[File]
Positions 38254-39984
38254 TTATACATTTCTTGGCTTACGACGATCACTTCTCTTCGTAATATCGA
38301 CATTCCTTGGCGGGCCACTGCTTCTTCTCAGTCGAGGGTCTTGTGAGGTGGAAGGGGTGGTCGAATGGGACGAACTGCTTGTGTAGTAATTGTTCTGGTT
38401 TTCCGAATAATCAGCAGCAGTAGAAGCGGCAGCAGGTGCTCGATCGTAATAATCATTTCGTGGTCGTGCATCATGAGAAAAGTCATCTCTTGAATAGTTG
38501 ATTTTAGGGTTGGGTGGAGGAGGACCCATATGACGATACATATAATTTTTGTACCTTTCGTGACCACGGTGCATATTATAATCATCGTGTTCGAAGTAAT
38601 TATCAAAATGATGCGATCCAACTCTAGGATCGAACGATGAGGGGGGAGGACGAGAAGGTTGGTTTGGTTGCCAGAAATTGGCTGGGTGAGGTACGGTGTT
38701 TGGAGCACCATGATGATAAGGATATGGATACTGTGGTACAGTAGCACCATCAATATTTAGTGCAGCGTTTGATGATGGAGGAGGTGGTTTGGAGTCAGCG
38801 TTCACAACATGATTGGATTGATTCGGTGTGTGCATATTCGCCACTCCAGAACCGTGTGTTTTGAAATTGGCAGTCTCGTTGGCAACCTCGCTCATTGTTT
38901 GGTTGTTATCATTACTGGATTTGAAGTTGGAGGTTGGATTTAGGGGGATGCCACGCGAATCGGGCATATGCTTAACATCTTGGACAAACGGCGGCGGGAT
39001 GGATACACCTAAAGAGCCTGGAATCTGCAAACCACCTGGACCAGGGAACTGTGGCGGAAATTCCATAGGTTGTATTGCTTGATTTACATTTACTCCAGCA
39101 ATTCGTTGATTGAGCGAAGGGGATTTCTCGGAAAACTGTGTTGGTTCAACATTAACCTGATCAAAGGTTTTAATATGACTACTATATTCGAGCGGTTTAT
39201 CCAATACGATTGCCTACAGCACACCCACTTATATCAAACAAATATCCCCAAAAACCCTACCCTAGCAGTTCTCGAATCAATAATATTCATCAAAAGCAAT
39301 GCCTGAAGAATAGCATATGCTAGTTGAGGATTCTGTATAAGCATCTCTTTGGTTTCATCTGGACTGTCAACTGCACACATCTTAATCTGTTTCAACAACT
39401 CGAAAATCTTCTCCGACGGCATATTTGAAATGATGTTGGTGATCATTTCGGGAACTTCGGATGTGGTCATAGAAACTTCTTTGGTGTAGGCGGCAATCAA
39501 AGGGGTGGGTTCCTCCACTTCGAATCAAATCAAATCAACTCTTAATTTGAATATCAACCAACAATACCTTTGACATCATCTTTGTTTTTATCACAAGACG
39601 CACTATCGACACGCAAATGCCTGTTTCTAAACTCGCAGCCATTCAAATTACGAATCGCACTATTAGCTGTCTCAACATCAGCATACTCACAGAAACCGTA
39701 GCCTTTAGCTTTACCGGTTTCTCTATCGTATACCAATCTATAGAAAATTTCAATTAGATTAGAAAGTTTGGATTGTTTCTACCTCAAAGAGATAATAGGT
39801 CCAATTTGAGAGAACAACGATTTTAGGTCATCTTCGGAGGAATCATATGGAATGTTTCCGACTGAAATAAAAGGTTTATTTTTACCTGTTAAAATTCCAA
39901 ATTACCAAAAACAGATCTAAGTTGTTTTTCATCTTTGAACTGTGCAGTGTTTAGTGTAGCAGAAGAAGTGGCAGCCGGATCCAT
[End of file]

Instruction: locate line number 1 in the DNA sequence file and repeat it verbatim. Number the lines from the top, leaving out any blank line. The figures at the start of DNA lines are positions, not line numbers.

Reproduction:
Positions 38254-39984